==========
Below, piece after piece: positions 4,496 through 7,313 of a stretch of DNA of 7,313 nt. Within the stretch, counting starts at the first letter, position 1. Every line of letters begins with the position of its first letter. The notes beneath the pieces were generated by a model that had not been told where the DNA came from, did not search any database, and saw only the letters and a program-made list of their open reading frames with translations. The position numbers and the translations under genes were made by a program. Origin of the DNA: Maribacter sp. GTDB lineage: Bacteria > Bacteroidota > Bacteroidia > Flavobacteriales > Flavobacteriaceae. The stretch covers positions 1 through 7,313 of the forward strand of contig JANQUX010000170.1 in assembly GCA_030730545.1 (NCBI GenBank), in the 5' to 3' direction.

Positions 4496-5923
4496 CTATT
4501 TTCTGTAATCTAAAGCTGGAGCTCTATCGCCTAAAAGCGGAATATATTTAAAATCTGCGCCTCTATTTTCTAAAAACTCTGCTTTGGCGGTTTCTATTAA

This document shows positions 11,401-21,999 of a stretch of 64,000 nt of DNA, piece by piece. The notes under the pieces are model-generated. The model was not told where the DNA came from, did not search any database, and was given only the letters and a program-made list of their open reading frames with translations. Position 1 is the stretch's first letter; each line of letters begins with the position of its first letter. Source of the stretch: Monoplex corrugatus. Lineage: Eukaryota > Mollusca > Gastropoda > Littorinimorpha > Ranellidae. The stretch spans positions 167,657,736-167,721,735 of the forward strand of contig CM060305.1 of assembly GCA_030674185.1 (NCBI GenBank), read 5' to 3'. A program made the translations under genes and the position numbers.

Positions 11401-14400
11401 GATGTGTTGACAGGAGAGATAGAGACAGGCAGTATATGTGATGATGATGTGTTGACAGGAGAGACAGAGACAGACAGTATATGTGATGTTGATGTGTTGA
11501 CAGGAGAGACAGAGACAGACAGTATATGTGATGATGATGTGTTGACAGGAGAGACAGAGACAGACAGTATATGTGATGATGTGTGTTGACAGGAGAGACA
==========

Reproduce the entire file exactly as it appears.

Below, piece after piece: positions 4,496 through 7,313 of a stretch of DNA of 7,313 nt. Within the stretch, counting starts at the first letter, position 1. Every line of letters begins with the position of its first letter. The notes beneath the pieces were generated by a model that had not been told where the DNA came from, did not search any database, and saw only the letters and a program-made list of their open reading frames with translations. The position numbers and the translations under genes were made by a program. Origin of the DNA: Maribacter sp. GTDB lineage: Bacteria > Bacteroidota > Bacteroidia > Flavobacteriales > Flavobacteriaceae. The stretch covers positions 1 through 7,313 of the forward strand of contig JANQUX010000170.1 in assembly GCA_030730545.1 (NCBI GenBank), in the 5' to 3' direction.

Positions 4496-5923
4496 CTATT
4501 TTCTGTAATCTAAAGCTGGAGCTCTATCGCCTAAAAGCGGAATATATTTAAAATCTGCGCCTCTATTTTCTAAAAACTCTGCTTTGGCGGTTTCTATTAA

This document shows positions 11,401-21,999 of a stretch of 64,000 nt of DNA, piece by piece. The notes under the pieces are model-generated. The model was not told where the DNA came from, did not search any database, and was given only the letters and a program-made list of their open reading frames with translations. Position 1 is the stretch's first letter; each line of letters begins with the position of its first letter. Source of the stretch: Monoplex corrugatus. Lineage: Eukaryota > Mollusca > Gastropoda > Littorinimorpha > Ranellidae. The stretch spans positions 167,657,736-167,721,735 of the forward strand of contig CM060305.1 of assembly GCA_030674185.1 (NCBI GenBank), read 5' to 3'. A program made the translations under genes and the position numbers.

Positions 11401-14400
11401 GATGTGTTGACAGGAGAGATAGAGACAGGCAGTATATGTGATGATGATGTGTTGACAGGAGAGACAGAGACAGACAGTATATGTGATGTTGATGTGTTGA
11501 CAGGAGAGACAGAGACAGACAGTATATGTGATGATGATGTGTTGACAGGAGAGACAGAGACAGACAGTATATGTGATGATGTGTGTTGACAGGAGAGACA